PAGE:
Terry Castro, a New York-based jewelry designer whose knack for blending the fantastical with the elegant propelled him from selling on the sidewalks of New York to adorning celebrities like Rihanna and Steven Tyler, died on July 18 at his home in Istanbul. He was 50.
The cause was a heart attack, his son, Sir King Castro, said.
Mr. Castro, who worked under the single name Castro, considered himself a “creator of dreams.” He scoured antique shops and thrift stores for inspiration for his cheeky yet sumptuous pieces, which mixed animal and human forms and invoked African influences with medieval and galactic imagery. He produced only about 35 pieces a year, by hand, but he saw his work featured on the covers of Vogue Latin America, Forbes and Hamptons magazines, and in the 2013 feature film “Out of the Furnace.”
To Mr. Castro, jewelry was not just a fashion accessory. “More than being an independent designer, he lived and operated as an artist,” said Nghi Nguyen, a Brooklyn-based jewelry designer and close friend. “His work could be categorized as high-art jewelry. It’s wearable, museum-quality sculpture.”
It sometimes had prices to match. An antique bisque doll necklace — part of his signature Dollies series, crafted from tiny porcelain dolls — which features vibrating wings and a removable mask, as well as diamonds and other precious gems, recently sold for more than $100,000, Sir King Castro said in an interview.
Friends said that as a largely self-taught Black designer, Mr. Castro prided himself on being an outsider in the world of fine jewelry. “The jewelry industry is prided on generational wealth and access to materials and resources,” said Jules Kim, a friend and fellow jeweler. “People who are not born into it have to rely on whatever agency they have. Castro lived by creating his own traditions.”
Passionate and at times confrontational, Mr. Castro considered himself a rebel within the industry.
“I do what I want; you don’t like it, don’t buy it,” he said in a 2012 interview with The Black Nouveau, a style blog. Recounting his scattered efforts to “go commercial,” he concluded that the income was not worth the creative price paid.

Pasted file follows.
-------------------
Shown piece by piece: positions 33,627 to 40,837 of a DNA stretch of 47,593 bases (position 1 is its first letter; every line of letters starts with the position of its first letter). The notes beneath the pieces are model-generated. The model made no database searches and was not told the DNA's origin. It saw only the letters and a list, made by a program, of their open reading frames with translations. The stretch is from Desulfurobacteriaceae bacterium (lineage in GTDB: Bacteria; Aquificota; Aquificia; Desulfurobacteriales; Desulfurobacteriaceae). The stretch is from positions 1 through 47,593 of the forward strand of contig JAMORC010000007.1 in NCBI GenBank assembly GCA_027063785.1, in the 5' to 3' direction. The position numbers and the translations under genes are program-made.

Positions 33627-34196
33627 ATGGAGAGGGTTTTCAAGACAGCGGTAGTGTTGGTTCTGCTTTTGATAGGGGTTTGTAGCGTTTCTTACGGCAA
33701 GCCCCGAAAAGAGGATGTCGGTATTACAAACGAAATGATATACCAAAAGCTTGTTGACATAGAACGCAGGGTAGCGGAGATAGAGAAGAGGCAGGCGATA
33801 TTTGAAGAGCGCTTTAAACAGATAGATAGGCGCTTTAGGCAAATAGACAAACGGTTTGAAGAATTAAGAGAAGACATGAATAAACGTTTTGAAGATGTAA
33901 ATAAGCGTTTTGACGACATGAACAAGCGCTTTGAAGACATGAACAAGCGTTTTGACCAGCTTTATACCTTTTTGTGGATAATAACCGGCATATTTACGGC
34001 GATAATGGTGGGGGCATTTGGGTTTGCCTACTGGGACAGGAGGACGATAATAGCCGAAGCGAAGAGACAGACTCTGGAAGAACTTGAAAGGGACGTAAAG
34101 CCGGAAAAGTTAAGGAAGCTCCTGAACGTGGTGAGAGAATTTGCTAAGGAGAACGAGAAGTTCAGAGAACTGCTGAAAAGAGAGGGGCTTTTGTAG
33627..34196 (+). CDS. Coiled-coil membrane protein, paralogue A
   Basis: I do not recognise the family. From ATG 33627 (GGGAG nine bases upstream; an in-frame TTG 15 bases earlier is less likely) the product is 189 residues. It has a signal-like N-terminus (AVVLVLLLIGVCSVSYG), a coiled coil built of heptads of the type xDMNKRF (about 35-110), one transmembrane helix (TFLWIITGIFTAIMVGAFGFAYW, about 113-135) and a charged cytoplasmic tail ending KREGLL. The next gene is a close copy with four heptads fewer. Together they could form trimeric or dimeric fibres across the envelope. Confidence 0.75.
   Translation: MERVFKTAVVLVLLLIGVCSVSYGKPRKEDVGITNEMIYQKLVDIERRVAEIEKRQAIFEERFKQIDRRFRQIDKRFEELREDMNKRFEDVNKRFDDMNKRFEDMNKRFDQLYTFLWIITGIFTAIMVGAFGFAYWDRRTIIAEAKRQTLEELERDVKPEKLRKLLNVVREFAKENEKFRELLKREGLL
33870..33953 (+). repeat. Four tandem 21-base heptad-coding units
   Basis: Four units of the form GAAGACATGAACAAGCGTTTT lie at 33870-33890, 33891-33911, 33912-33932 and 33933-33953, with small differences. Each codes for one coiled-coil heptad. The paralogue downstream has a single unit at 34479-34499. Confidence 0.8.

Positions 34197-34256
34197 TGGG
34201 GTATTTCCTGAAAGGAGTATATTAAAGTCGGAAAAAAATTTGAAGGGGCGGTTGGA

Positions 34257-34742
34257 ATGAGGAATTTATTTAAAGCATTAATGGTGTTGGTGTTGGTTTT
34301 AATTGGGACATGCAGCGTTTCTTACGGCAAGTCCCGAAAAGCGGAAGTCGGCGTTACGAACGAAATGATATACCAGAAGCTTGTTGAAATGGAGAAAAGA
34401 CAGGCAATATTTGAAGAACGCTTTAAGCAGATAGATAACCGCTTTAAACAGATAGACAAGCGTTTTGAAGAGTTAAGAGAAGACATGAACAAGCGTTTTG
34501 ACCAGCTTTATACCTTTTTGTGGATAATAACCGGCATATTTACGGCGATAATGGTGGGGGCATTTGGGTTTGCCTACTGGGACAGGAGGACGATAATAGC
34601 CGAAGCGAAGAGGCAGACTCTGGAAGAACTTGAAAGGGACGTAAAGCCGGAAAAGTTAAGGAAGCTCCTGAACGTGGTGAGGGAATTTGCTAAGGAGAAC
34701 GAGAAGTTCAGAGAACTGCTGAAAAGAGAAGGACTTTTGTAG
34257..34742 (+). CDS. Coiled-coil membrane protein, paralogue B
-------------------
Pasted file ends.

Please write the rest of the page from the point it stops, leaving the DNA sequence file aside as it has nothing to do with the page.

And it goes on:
“My real accounts flipped on me,” he said. “I was branded a traitor, and now I’m back to the dark side. If you don’t have the force, stay the hell away from me.”
But that uncompromising attitude instead seemed to draw people in.
In 2020, De Beers, one of the world’s largest diamond producers, partnered with the Hollywood activist group Red Carpet Advocacy to showcase Mr. Castro and five other Black designers in a campaign called #BlackisBrilliant. The campaign outfitted celebrities with jewelry featuring ethically sourced diamonds from Botswana to wear at galas and award ceremonies.
“We approached Castro to participate because, just from looking at a few of his locks and doll pieces, we knew he had a singular talent,” Sally Morrison, De Beers Group’s director of public relations for natural diamonds, wrote in an email.
Last September, Sotheby’s featured Mr. Castro’s work in an exhibition called “Brilliant & Black: A Jewelry Renaissance,” featuring 21 Black designers. At its opening, in New York, “people literally danced into the exhibition and cried,” said Melanie Grant, a prominent jewelry writer who curated the show. And Mr. Castro, with his grarious nature and charismatic presence, was a natural star of the show.